Qatar would obey a FIFA order to
host a winter World Cup but no discussions have taken place on
switching the 2022 football tournament from the summer, a top bid
official said on Monday.
"Currently our plans are to host the World Cup during the
summer," Hassan al-Thawadi, general-secretary of Qatar 2022
Supreme Committee, told a conference in Doha.
"If FIFA, the international football community, ask for
Qatar to host the World Cup in the winter then we won't be
fighting the football community. As of yet, no such discussions
have been put in place."
Qatar, where summer temperatures top 45 degrees Celsius, was
the surprise winner of a December FIFA vote to choose the 2022
The Gulf state says it will build solar-powered,
air-conditioned stadiums to overcome the sweltering heat,
although the technology remains unproven in a full-size stadium.
A winter World Cup would come mid-season in Europe and the
continent's leagues are likely to fiercely resist such a move.
Whatever the timing, Thawadi estimates 800,000 foreign fans
will visit Qatar during the tournament.
"This World Cup will bridge a gap between East and West,"
said Thawadi, predicting the tournament would accelerate the
growth of the country's private sector.
State-controlled companies dominate the Doha stock exchange
and Qatar's vast wealth is based on liquefied natural gas
Since the FIFA vote, the long-standing leaders of Egypt,
Libya and Tunisia have been ousted, more than 3,500 people have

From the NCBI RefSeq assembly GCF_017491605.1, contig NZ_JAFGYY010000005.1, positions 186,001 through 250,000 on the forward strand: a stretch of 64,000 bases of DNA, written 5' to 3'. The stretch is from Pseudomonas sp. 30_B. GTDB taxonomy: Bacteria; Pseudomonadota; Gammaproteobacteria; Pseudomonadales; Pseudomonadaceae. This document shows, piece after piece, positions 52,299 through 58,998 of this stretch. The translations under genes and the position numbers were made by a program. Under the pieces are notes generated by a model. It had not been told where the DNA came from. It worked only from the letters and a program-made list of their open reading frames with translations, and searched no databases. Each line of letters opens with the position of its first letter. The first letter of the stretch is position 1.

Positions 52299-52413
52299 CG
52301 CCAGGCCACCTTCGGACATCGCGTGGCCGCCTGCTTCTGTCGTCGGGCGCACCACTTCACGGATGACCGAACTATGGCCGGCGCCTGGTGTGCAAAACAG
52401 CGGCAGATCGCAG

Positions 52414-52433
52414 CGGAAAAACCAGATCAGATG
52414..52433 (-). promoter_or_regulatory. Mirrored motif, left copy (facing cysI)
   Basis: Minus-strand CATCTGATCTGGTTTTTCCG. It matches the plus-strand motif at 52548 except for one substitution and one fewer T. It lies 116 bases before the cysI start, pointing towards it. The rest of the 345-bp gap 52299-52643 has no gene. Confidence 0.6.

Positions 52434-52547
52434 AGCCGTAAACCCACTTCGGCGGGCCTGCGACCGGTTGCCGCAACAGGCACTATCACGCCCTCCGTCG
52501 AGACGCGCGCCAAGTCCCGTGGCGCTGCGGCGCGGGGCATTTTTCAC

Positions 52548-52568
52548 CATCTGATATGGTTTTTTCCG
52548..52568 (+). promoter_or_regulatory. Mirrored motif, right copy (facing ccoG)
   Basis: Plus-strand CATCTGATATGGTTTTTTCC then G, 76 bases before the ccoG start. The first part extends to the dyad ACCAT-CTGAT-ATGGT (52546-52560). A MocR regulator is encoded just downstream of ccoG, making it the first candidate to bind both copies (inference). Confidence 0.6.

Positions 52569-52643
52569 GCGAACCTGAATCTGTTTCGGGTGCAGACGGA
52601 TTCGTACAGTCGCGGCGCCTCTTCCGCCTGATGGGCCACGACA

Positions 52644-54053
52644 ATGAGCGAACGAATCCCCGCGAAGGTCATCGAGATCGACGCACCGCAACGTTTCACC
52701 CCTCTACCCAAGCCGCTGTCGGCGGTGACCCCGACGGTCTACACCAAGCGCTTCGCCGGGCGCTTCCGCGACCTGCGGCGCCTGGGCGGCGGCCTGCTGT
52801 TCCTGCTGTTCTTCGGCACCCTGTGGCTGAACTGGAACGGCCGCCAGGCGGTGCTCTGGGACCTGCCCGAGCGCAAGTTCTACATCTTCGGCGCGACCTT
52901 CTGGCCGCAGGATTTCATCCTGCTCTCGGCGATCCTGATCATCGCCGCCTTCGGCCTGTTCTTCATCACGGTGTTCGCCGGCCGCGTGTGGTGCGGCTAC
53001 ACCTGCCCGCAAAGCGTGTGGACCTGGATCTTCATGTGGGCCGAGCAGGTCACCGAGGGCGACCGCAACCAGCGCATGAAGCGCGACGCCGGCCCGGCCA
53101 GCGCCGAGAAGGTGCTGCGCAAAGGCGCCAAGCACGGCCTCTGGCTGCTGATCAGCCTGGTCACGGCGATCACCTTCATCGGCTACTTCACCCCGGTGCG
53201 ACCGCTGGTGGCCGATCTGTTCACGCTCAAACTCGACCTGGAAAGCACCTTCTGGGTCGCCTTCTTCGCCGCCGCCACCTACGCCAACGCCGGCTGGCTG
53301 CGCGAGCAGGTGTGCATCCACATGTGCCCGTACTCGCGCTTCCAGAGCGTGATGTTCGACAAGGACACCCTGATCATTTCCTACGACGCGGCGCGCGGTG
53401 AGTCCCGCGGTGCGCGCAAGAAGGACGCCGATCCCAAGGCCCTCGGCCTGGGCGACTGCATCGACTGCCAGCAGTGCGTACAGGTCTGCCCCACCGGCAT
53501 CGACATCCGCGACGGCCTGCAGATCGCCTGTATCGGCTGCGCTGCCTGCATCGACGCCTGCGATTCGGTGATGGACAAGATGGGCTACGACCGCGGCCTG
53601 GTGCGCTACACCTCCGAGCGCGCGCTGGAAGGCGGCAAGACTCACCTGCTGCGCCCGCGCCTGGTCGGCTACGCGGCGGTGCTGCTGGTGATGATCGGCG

been killed in Syria during eight months of unrest and Bahrain's
Sunni rulers have conducted a deadly crackdown on its Shia
With 11 years until Qatar hosts the World Cup, the Middle
East's political landscape could change dramatically, but
Thawadi played down concerns.
"We've seen economic turmoil throughout the world, we've
seen riots in England, we've seen significant issues occur in
the EU," he said.
"The world is changing. We have recognised that in our
bid... you have to be ready with contingency plans, but in the
end tsunamis happen, flooding happens, earthquakes happen,
economic turmoil and political turmoil happen. Does that mean
the world is going to stand still? No, it should always
This month, Doha's Al Sadd won the Asian Champions League,
defeating South Korea's Jeonbuk Motors on penalties, and Thawadi
was bullish on Qatar's football prospects.
"Our goal is to qualify [for the World Cup] before 2022," he
said. "By 2022 we will have a very good team.
"You will see Qatari players in La Liga and the Premier
League. Also, you will find young players from Europe looking to
come to the Middle East to play in our leagues here."
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